Flying from place to place can be stressful and tiresome, but private and chartered jets are able to change the experience to one of pure delight. High-speed Internet, lavish furnishings and aesthetically pleasing designs are opening up the field of customized interiors. And this may be just the thing for those whose lifestyle requires plenty of time in the air. Inside these amazing luxury jets, comfort is never sacrificed and every detail is painstakingly considered.
15. Nick Gleis: Cockpit
Even the pilots in this jet get to fly in plush surroundings. Nick Gleis, the professional photographer who captured the stunning interior of this cockpit, has snapped more than 800 private jets in a career spanning three decades. As most of the owners of these aircraft wish to remain anonymous, around 90 percent of Gleis’ work never enters the public arena. Instead, his photographs are viewed in private, albeit by a wide range of people, from designers to heads of state.
14. Nick Gleis: Space Age
The platinum tones in this aircraft bring to mind the sleek exteriors of expensive cars, while the mirrored ceiling makes the room appear both lofty and spacious. This decor is a prime example of just how much potential there is to make private jets fabulous. Due to Federal Aviation Administration regulations, there are some limitations on which materials can be used, so aircraft completion companies work with clients to make unfurnished interiors one-of-a-kind. Meghan Welch, an interior designer at Elliot Aviation, says that many clients want interiors that are both long-lasting and have resale value. Still, even with these stipulations in mind, the options are plentiful.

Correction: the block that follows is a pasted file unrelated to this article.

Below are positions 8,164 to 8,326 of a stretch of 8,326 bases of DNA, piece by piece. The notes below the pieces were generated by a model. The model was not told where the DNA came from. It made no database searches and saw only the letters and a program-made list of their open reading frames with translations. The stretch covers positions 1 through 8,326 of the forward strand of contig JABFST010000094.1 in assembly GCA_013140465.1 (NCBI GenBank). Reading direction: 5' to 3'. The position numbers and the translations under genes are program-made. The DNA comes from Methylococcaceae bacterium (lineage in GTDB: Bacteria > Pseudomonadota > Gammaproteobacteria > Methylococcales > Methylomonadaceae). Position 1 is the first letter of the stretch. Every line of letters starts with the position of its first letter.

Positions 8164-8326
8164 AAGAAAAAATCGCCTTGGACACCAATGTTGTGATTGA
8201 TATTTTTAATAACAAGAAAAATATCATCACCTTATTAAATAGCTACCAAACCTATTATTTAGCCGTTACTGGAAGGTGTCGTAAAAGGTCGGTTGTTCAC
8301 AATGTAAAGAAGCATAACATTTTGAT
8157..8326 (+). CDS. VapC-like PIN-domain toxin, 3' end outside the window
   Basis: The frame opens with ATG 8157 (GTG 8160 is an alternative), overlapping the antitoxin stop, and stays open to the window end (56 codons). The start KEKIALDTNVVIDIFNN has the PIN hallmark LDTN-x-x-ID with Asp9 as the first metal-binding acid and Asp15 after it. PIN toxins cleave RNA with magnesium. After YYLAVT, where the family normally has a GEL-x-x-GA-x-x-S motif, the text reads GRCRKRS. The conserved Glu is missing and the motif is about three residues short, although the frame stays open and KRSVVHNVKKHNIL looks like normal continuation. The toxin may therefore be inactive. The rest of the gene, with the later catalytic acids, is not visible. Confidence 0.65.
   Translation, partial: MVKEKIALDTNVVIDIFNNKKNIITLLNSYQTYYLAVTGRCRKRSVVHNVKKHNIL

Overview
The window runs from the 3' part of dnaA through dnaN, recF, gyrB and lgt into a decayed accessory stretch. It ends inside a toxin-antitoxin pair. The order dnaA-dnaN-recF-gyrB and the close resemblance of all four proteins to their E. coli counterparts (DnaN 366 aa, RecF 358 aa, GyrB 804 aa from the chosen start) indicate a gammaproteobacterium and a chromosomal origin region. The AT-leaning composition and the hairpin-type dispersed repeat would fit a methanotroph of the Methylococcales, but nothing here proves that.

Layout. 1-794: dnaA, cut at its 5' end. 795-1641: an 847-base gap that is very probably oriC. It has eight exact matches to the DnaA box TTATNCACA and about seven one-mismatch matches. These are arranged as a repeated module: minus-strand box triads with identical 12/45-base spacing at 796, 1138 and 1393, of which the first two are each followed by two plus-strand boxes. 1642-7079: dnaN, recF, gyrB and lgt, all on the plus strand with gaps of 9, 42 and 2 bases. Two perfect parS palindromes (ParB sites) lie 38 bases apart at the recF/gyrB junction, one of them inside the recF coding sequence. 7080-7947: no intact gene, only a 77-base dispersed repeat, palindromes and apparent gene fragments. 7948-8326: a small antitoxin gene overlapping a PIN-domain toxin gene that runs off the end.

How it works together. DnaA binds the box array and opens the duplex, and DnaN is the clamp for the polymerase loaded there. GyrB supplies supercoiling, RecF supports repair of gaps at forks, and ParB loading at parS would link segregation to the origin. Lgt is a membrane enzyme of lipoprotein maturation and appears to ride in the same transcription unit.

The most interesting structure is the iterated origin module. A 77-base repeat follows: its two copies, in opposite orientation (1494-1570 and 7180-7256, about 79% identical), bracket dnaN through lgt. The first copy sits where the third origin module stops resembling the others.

13. Nick Gleis: Curving Couches
Muted tones, aesthetically pleasing curves and translucent partitions make this jet interior exquisite. To create an image like this, Gleis says that being able to capture the nature of the aircraft and good lighting are both key. He prides himself on his ability to show off the distinctive feel of each unique plane. And he has taken photos for companies like Boeing and Lear, as well as for heads of state and royal families worldwide, including those of Saudi Arabia, Cameroon and Uzbekistan.
12. AERIA Luxury Interior
This deluxe interior is the product of AERIA, a completion center capable of doing everything from the preliminary consultation to cabin design, engineering, construction, assembly, and in-air tests. Miles Johnson of the Financial Times reports that designs for luxury jets have included cinemas, Turkish baths made from especially thin marble, aquariums, and even garages. Howard Guy, from UK-based consultancy company Design Q, also reveals that the potential for creative interiors is as far-reaching as the imagination, limited only by physics. What’s more, even these boundaries, says Guy, are being pushed.
11. Nick Gleis: Conference Table
Although comfort and style are both key features of luxury jets, so too is functionality. Wi-Fi, desks, laptop plugs and conference rooms may all be essential tools for those wanting to carry on business as usual at altitudes of 40,000 feet. Kirby Harrison of Barron’s reports that aviation broadband specialist Aircell offers a system called Gogo Biz, giving jet owners the option of having high-speed Internet access while they wing from place to place.
10. Nick Gleis: Angel Doors
The real joy of these carefully crafted designs is in the details – like these stunning doors. Nick Gleis told Wired that setting up his photographs to achieve perfect lighting – such as the angel wing gleam, pictured above – can require hours of work. His standard 10 to 12 photos per shoot can take up to eight hours to complete. “Designers go to great lengths to add fine details that sometimes become lost in overall room photos,” says Gleis. He goes out of his way to make sure such elements get proper attention in his pictures.
9. Jackie Chan Jet Interior
Hong Kong’s star of the screen Jackie Chan owns an Embraer Legacy 650, pictured above. The jet, emblazoned on the outside with Chan’s name and intertwining dragons, is distinctive, luxurious, and tranquil. The muted tones, gleaming wood and comfortable seats are seamlessly integrated and visually appealing. And with room for 14 people and a flying time of seven hours, the Legacy is a quality vehicle to boot.
8. Nick Gleis: Bathroom